Leigh Journal: The Replenishery on John StreetThe Replenishery on John Street

You Sweetie

Leigh Journal: David MurphyDavid Murphy

Describing trade as "inconsistent" in Leigh, David Murphy, owner of You Sweetie sweet shop, said that one of the main issues impacting his profits is the "relentless" anti-social behaviour and alcohol consumption on Bradshawgate.

David said: "Business is getting there, but it's still not like it was before the pandemic.

"The main issue we face is the amount of people who are drinking alcohol and verbally abusive to people who walk past.

"It is supposed to be an alcohol-free zone on Bradshawgate, but this happens almost every day from around 8am and it puts people off coming into the town."

Like other business owners in Leigh, David has been encouraged by regeneration plans in the town centre but felt that this investment "needs to happen now", with a clear plan on how to fill empty premises and bring more customers into the town.

Leigh Journal: You Sweetie on BradshawgateYou Sweetie on Bradshawgate

The Pictorium Gallery

Leigh Journal: The Pictorium Gallery on BradshawgateThe Pictorium Gallery on Bradshawgate

Although customers rushed back to Bradshawgate's picture framing and art gallery after the first lockdown in 2020, it has been difficult for the business to get people into the shop amid covid concerns and rising energy bills.

Worried about the longevity of the cost of living crisis, owner Peter Freeman said it is likely that the business will likely leave their premises once their lease runs out.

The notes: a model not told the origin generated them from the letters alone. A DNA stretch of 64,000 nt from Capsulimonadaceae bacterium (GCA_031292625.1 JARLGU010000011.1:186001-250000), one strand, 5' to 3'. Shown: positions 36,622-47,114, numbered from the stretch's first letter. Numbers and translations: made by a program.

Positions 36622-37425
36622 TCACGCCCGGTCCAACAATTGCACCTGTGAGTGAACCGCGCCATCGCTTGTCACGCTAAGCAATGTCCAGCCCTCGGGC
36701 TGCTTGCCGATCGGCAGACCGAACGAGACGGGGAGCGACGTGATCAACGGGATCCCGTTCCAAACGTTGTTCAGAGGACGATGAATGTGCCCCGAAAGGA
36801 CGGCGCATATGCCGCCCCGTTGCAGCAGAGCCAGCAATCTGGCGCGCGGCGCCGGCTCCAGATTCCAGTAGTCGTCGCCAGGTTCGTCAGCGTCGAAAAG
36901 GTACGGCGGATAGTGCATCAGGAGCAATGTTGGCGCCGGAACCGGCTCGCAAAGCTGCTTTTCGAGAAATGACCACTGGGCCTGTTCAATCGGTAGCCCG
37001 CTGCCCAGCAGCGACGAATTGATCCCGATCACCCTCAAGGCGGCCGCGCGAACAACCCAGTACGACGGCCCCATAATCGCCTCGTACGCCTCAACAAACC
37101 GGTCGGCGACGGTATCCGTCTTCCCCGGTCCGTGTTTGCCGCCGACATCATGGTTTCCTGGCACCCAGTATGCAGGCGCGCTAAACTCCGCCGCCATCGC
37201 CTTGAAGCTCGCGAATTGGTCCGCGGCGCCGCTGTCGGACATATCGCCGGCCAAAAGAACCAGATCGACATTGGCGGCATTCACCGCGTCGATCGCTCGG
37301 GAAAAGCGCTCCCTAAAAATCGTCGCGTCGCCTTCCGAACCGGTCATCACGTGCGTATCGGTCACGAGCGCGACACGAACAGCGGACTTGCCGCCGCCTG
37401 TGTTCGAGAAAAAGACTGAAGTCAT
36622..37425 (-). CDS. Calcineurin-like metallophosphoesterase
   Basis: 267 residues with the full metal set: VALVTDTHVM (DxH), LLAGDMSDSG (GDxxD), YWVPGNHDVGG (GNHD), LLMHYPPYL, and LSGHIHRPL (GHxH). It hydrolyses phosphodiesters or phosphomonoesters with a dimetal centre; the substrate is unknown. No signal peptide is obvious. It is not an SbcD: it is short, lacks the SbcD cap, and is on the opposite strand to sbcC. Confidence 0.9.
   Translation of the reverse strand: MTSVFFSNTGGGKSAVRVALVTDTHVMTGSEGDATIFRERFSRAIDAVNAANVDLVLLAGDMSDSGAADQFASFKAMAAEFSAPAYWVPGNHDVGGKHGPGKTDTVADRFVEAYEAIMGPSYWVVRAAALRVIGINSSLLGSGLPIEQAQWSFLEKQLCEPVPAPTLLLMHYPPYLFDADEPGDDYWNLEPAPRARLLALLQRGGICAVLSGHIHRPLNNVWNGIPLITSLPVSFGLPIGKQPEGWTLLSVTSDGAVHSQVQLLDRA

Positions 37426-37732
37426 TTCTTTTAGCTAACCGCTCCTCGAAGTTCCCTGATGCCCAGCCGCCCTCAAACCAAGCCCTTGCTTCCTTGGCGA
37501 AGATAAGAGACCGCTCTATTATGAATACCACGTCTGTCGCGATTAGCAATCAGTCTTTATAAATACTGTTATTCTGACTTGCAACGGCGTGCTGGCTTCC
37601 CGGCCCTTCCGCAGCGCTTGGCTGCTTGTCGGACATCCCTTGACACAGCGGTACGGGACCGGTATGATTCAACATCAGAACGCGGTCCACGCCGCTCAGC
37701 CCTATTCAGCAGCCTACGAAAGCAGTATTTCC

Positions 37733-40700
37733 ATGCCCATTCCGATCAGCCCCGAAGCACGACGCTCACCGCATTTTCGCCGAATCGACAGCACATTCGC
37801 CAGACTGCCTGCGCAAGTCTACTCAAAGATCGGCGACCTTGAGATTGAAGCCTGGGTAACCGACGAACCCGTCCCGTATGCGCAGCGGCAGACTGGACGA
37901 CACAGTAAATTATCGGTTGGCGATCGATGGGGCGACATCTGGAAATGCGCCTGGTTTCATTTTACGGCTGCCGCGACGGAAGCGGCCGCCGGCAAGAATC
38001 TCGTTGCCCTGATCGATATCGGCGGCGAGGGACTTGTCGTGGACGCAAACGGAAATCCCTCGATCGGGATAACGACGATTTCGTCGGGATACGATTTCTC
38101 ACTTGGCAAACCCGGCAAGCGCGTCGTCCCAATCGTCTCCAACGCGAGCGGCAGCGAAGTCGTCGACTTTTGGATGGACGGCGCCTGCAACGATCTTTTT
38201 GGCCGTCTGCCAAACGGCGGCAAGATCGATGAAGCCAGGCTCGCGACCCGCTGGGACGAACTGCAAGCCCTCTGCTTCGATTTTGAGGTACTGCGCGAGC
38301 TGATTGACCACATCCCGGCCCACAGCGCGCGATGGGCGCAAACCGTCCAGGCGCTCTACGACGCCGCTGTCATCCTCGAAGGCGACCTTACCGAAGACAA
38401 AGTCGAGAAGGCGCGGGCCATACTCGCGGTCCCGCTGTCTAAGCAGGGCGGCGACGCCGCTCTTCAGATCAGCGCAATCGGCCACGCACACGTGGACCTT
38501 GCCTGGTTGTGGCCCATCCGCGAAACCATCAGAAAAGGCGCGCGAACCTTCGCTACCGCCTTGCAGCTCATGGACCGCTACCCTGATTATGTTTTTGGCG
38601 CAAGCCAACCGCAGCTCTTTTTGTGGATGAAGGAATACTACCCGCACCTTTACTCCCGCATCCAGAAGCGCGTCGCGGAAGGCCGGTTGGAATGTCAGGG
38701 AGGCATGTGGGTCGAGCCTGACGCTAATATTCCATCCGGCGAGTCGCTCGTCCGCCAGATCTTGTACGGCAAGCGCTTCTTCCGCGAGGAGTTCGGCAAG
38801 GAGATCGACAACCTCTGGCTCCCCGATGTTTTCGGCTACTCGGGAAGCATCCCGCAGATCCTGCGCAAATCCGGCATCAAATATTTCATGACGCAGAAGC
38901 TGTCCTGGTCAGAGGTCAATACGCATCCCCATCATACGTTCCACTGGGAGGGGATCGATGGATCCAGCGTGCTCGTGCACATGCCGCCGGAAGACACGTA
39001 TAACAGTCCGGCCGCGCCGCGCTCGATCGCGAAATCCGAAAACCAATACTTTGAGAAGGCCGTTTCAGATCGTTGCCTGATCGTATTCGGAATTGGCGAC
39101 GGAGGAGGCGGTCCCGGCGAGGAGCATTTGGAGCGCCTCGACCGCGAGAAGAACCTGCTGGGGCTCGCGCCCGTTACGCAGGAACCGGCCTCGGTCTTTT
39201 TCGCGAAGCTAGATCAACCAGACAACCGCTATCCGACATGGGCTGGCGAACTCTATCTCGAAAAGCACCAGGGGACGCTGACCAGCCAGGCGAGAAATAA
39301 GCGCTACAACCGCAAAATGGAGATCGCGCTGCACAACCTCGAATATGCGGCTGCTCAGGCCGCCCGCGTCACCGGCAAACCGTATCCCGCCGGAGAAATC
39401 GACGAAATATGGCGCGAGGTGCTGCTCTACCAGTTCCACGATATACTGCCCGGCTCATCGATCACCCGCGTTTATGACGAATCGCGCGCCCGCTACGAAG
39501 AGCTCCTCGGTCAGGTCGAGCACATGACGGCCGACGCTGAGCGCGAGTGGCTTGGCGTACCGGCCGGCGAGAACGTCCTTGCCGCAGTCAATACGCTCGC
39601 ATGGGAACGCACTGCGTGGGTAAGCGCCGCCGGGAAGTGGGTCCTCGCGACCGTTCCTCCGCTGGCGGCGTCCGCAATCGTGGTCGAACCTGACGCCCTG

Peter said: "Business has been quiet and it is difficult to get people off the street in Leigh, but we are not a necessity - especially when people are deciding whether to spend money on fuel or food.

Like other business owners, Peter agreed that Leigh is in urgent need of regeneration, but suggested that years of underivestment has left the town centre to stagnate.

Peter added: "The council have not listened to businesses concerns about the town centre for years.

"There have been empty shops here for years, and the big supermarkets have taken all the footfall away from the markets and local businesses.

"We can secure money from trading at festivals and markets, but it's the young people and struggling families who I feel sorry for with all these hiked prices."

Leigh Journal: Inside the picture frame and art galleryInside the picture frame and art gallery

What the council have said: 

In response to Leigh business owners concerns, David Proctor, assistant director for growth and housing, said:

“We want Leigh to be a thriving town where people want to live, shop and spend their time and we welcome the engagement of the community in Leigh to achieve this vision.

“The council consulted extensively on the Leigh Town Centre Strategic Regeneration Framework (SRF) which sets a flexible and robust vision for the town centre and will coordinate activity, shape development and guide investment.

“We’re currently preparing a bid to the government’s Levelling Up Fund which presents an opportunity to attract up to £20 million of funding to transform Leigh town centre and stimulate private sector investment.

“We’re already engaging with business groups and other stakeholders in the town centre as we develop this bid, and we’re committed to working with our partners, including local businesses and residents, to secure the best possible future for Leigh.”